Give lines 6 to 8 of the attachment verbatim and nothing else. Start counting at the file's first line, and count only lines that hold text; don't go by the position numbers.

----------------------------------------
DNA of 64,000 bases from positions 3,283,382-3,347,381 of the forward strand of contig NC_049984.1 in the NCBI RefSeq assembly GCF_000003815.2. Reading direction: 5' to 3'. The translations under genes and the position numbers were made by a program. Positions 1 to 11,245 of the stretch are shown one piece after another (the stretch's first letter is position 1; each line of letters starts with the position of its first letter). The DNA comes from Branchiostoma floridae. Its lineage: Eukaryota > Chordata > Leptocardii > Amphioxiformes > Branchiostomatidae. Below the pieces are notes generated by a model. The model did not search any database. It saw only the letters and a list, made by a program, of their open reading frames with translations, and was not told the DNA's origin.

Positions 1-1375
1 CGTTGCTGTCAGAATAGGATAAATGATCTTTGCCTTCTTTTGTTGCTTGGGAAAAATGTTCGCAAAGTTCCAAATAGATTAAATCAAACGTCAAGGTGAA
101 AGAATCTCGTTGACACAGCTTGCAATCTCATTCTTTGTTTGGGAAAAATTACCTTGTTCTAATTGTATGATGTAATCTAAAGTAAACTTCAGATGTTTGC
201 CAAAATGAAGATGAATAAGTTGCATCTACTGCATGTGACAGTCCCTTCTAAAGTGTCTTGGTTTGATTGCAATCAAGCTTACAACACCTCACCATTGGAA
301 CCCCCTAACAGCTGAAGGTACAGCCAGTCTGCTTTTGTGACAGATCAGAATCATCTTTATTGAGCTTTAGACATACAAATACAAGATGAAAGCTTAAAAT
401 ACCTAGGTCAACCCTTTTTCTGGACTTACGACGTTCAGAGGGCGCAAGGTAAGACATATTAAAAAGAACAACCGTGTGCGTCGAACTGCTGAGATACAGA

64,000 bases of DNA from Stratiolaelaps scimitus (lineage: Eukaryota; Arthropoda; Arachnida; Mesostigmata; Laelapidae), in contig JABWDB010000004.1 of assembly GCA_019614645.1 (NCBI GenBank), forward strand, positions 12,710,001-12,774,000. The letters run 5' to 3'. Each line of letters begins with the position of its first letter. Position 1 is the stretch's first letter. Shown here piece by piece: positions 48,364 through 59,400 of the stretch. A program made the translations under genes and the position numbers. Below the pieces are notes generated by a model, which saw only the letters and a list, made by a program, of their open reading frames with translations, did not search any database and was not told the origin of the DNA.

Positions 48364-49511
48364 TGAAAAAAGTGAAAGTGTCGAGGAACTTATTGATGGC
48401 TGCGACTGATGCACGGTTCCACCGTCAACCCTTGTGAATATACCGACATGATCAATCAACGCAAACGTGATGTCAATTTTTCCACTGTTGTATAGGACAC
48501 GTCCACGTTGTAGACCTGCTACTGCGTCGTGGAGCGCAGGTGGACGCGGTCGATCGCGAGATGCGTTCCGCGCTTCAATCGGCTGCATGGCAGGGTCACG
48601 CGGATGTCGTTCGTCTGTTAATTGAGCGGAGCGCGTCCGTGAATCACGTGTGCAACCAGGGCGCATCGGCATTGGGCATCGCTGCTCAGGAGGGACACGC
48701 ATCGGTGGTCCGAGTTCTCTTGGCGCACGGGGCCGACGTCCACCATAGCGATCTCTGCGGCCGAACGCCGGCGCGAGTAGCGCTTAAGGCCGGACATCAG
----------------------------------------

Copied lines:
301 CCCCCTAACAGCTGAAGGTACAGCCAGTCTGCTTTTGTGACAGATCAGAATCATCTTTATTGAGCTTTAGACATACAAATACAAGATGAAAGCTTAAAAT
401 ACCTAGGTCAACCCTTTTTCTGGACTTACGACGTTCAGAGGGCGCAAGGTAAGACATATTAAAAAGAACAACCGTGTGCGTCGAACTGCTGAGATACAGA

64,000 bases of DNA from Stratiolaelaps scimitus (lineage: Eukaryota; Arthropoda; Arachnida; Mesostigmata; Laelapidae), in contig JABWDB010000004.1 of assembly GCA_019614645.1 (NCBI GenBank), forward strand, positions 12,710,001-12,774,000. The letters run 5' to 3'. Each line of letters begins with the position of its first letter. Position 1 is the stretch's first letter. Shown here piece by piece: positions 48,364 through 59,400 of the stretch. A program made the translations under genes and the position numbers. Below the pieces are notes generated by a model, which saw only the letters and a list, made by a program, of their open reading frames with translations, did not search any database and was not told the origin of the DNA.